Summary: On the corner of American Street and Joy Road, Fabiola Toussaint thought she would finally find une belle vie—a good life. But after they leave Port-au-Prince, Haiti, Fabiola’s mother is detained by U.S. immigration, leaving Fabiola to navigate her loud American cousins, Chantal, Donna, and Princess; the grittiness of Detroit’s west side; a new school; and a surprising romance, all on her own. Just as she finds her footing in this strange new world, a dangerous proposition presents itself, and Fabiola must learn that freedom comes at a cost. Trapped at the crossroads of an impossible choice, will she pay the price for the American dream?

Review: It can be difficult to play by the rules when you don’t know what those rules are. So finding herself in Detroit without her mother and with family she only knows from phone calls is a bit overwhelming for Fabiola. Readers of a certain age will remember when we first met Omar Tyree’s Flyy Girl, Tracy Ellison, over 20 years ago. Fabiola’s Detroit cousins, known as the Three Bs (brains, beauty & brawn), Chantal, Donna and Princess are Tracy meets the Gross sisters from the Proud Family, hardened in ways that Fabiola isn’t. Is it that Fabiola is rooted in Haitian tradition and culture, while her cousins have become Americanized? She’s not preoccupied with trendy clothes and weaves or getting her nails done. Her simple wish is to be reunited with her mother, whatever the cost.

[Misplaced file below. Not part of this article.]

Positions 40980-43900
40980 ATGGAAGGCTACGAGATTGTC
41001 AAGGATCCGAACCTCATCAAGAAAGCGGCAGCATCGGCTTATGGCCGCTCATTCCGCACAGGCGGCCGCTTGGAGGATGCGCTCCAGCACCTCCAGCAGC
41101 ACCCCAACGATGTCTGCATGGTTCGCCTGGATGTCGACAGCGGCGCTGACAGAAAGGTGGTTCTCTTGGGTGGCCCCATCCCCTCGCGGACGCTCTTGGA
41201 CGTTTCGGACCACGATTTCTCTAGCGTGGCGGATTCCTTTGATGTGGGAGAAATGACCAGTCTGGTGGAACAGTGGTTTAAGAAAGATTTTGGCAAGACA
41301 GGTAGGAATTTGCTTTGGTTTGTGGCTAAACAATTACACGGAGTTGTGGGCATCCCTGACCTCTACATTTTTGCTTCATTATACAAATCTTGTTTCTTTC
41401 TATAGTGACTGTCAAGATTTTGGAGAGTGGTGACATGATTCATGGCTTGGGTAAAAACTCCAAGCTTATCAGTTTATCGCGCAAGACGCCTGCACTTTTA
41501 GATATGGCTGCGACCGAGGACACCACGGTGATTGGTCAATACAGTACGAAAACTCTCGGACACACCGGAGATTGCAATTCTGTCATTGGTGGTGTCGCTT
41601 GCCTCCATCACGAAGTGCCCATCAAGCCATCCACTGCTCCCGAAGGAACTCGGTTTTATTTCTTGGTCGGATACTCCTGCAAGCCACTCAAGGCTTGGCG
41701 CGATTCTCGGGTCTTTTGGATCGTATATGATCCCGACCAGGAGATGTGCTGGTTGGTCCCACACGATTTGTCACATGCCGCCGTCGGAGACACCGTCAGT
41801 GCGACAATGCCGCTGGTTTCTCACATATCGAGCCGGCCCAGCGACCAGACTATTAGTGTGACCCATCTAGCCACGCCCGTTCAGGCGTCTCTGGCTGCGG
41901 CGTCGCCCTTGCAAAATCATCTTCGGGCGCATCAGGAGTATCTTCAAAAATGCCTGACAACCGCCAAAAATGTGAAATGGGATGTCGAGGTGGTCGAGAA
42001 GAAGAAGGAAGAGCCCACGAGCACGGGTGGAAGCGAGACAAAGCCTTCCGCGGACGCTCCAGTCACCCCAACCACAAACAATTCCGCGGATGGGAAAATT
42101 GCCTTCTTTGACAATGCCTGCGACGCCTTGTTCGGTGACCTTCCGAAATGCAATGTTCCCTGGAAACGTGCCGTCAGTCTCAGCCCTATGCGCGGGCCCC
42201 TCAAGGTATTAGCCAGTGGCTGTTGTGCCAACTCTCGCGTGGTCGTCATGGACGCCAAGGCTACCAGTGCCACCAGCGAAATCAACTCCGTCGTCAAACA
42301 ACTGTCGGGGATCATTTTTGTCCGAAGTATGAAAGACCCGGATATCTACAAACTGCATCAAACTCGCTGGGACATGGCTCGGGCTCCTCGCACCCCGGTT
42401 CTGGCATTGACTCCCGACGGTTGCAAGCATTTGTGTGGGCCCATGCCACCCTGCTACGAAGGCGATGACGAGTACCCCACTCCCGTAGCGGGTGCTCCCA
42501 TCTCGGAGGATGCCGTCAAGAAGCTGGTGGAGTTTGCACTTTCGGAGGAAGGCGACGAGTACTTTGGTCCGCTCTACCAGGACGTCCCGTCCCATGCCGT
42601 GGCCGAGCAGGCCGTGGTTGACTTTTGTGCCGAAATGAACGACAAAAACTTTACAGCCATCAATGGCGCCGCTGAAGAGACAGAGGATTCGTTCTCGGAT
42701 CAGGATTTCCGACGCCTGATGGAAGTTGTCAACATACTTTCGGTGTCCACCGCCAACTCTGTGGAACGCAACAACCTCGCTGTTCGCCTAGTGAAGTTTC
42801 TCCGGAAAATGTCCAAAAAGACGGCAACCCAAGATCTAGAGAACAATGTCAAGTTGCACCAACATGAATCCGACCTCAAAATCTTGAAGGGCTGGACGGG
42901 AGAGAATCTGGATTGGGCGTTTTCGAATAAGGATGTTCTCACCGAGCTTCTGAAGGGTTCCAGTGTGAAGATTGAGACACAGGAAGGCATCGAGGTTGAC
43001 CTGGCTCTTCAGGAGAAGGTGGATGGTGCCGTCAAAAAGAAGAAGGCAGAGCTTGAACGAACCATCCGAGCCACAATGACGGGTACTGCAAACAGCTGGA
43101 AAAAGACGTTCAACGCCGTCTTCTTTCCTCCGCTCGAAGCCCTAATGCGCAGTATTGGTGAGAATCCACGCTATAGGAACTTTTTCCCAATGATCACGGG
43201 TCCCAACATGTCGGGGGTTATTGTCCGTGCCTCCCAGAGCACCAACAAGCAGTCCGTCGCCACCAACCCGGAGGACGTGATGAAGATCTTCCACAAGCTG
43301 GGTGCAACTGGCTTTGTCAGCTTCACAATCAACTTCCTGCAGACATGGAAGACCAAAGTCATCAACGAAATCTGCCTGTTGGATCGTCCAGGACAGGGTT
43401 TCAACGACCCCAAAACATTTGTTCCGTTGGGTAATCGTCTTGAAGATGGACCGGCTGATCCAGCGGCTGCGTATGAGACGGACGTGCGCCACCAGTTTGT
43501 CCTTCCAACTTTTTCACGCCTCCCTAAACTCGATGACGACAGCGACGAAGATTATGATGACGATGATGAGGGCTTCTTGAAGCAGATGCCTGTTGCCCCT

I love that even as Fabi begins to adjust to life in Detroit and learns about the family business, she never loses who she is. On the outside, she does dress differently, goes out with friends, and keeps a few secrets, but she still loves her natural hair, she still says her prayers at night, she’s still a bit naive and she can still differentiate between wrong and right. She’s a typical teenager, but has stronger convictions and moral codes than most. Ibi Zoboi never lets her lose that throughout the story.

With a foot firmly planted in both the crossroads of Haiti and Detroit and American Street and Joy Road, she faces difficult decisions when it comes to her cousins, her aunt, her mother and her new love. Fabi sees Papa Legba in the homeless man on the corner where others see a bum. It’s her deep faith in Vodou that allows her to see him for who he is and, because of her faith, Zoboi is able to bring a bit of mystical, supernaturalness to the story. It's this faith that keeps Fabi believing that one day she'll be reunited with her mother.

Now let's talk about this gorgeous book cover! It caught my eye while I was browsing the publisher catalog and I immediately knew that I wanted to read the story before I even knew what it was about. Publishers have to know that covers mean things and can make all the difference when it comes to a reader picking up a book. Also, it's important to note that though the main character is in high school, this is a great read for all ages. Ibi Zoboi has such a way with words and characters that I’m looking forward to whatever she puts out next.


336 p.
Published: February 2017
Disclaimer: Copy of book received from publisher, opinions are my own.